of art, possible to differentiate aesthetic utterances as a specific type of observa-
tion. For science the binary code is true/false; for the economic system owning/
not owning property; for the legal system right/wrong. But Luhmann has real
problems formulating a binary code for the art system. Ie tries art/non-art and
beautiful/ugly, but neither of these is satisfactory, if only because the first means
nothing and the meaning of the second is too (historically) strict. In Laermans’s
reading of Luhmann, operations in the art system are based on the distinction
between fitting/not fitting, which can be considered the binary code of the art
system. Indeed, Luhmann pays much attention to this couple, but it can only
be understood as the art system’s binary code if it is connected to more specific
characteristics of aesthetic communications, for operations in each social system
are based on the selection of fitting communications. The art system, however, is
for Luhmann a play with jorms:
Forms play with forms, but the play remains formal. It never arrives at ‘mat-
ter’, it never serves as a sign for something else. Each formal determination
functions simultaneously as an irritation that leaves room for subsequent
decisions, and advancing from one form to the next is an experiment that
either succeeds or fails. Tis is why ... a ‘code’ emerges in art, a continuously
maintained binary orientation concerning the ‘fit’ or ‘ lack of fit’ oj jorms.
(aooo: iis; italics IvM)
++, Ni×i.s Lunx.××’ s Svsrvx or A×risric Coxxu×ic.rio×s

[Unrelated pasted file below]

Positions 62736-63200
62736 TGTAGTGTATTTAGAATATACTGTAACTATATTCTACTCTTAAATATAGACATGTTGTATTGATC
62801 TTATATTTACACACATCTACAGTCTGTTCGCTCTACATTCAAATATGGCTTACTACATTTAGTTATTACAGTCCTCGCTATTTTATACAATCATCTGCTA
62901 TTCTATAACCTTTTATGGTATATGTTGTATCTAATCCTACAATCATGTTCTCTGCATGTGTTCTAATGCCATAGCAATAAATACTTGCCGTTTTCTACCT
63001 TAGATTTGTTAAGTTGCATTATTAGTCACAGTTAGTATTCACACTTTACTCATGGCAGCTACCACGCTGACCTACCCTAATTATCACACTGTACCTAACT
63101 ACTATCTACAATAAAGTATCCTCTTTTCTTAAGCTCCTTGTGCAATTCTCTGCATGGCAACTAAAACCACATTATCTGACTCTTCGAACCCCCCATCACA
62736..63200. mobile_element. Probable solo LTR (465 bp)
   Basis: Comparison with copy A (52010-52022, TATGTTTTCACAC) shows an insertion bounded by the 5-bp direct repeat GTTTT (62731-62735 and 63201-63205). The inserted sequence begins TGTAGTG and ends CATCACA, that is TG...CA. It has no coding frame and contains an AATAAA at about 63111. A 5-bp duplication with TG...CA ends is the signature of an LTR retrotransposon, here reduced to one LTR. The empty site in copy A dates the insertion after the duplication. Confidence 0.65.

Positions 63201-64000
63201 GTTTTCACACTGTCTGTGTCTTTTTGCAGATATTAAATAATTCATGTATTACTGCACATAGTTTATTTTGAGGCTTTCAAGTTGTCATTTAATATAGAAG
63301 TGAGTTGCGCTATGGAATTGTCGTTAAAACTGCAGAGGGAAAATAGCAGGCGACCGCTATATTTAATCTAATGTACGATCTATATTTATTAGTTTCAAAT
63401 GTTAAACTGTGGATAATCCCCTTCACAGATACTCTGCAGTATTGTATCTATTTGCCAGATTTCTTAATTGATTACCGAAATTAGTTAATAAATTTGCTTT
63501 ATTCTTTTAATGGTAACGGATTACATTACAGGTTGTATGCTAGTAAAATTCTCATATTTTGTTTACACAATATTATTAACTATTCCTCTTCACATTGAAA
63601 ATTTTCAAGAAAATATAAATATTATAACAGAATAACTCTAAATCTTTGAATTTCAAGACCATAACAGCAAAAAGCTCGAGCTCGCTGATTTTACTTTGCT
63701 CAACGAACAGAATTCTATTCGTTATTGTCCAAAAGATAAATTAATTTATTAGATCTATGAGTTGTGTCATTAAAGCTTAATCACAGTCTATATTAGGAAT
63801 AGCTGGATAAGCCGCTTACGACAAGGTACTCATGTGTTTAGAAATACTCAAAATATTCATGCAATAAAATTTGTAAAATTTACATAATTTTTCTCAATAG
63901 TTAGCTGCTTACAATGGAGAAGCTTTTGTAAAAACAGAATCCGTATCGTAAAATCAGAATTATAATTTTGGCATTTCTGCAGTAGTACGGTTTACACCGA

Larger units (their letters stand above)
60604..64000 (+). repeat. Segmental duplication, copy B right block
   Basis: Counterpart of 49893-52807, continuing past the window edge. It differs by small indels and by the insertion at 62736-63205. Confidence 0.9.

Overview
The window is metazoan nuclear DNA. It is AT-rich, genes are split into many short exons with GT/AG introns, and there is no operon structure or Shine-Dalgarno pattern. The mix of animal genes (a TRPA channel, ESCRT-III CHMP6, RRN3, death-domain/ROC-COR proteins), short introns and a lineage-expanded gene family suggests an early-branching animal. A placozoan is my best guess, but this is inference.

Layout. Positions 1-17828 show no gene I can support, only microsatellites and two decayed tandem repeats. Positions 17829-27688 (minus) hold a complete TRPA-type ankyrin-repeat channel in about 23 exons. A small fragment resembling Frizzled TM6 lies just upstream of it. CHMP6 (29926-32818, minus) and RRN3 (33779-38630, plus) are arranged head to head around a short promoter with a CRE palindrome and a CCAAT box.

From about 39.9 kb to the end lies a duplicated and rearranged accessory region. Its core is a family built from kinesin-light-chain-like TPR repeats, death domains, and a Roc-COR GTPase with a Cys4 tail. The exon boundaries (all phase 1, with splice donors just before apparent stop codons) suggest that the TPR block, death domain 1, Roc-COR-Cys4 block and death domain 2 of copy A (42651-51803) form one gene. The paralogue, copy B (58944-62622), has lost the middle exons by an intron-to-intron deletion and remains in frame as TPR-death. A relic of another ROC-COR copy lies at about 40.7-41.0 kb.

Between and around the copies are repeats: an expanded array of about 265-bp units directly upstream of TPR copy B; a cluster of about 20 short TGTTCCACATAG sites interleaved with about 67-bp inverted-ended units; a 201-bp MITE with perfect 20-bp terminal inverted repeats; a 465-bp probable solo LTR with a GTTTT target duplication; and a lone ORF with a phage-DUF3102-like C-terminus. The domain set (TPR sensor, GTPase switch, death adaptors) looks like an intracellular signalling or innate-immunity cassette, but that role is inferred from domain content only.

It becomes clear from this quote that, if fitting/not fitting should be the code that
distinguishes the art system from other social systems, it would be better called
‘fitting/not fitting of form’. And perhaps another essential feature Luhmann dis-
cusses should be expressed in the binary code as well. As we have seen, he states
that ‘art splits the world into a real world and an imaginary world’ (aooo: i¡a).
The imaginative character of artistic communications is fundamental for Luh-
mann’s idea about the function of art, demonstrated in the extensive quote below;
Only within a differentiated distinction between a real and a fictional,
imagined reality can a specific relationship to reality emerge, for which art
seeks different forms – whether to ‘ imitate’ what reality does not show (its
essential forms, its Ideas, its divine perfection), to ‘criticize’ reality for what
it does not want to admit (its shortcomings, its ‘class rule’, its commercial
orientation), or to affi rm reality by showing that its representation suc-
ceeds, in fact, succeeds so well that creating the work of art and looking at it
is a delight. Te concepts imitation/critique/affi rmation do not exhaust the
possibilities. Another intent might address the observer as an individual
and contrive a situation in which he faces reality (and ultimately himself)
and learns how to observe it in ways he could never learn in real life. (aooo:
Indeed, this is a brief but comprehensive view of the function and possible func-
tioning of art, which, incidentally, does not differ greatly from the best known
approaches in the philosophy of art, as will be shown later in this study. For now
the question before us is: what does the fact that imagination is fundamental to
the art system mean for determining the system’s binary code. This code typifies
all operations within the system and, in so doing, distinguishes it from other
social systems. For that reason, in order to express Luhmann’s ideas about the
particularity of the art system, it would be better to call its binary code j::::rg/ro:
j::::rg oj :mog:ro::vc jorms.
,.o How the art system generates the societal functioning of art
Like functionally oriented authors, as well as Ieinich and Latour, Luhmann em-
phasizes that communications do something, bring something about. An utter-
ance only exists as a communication when it generates an adequate reaction and,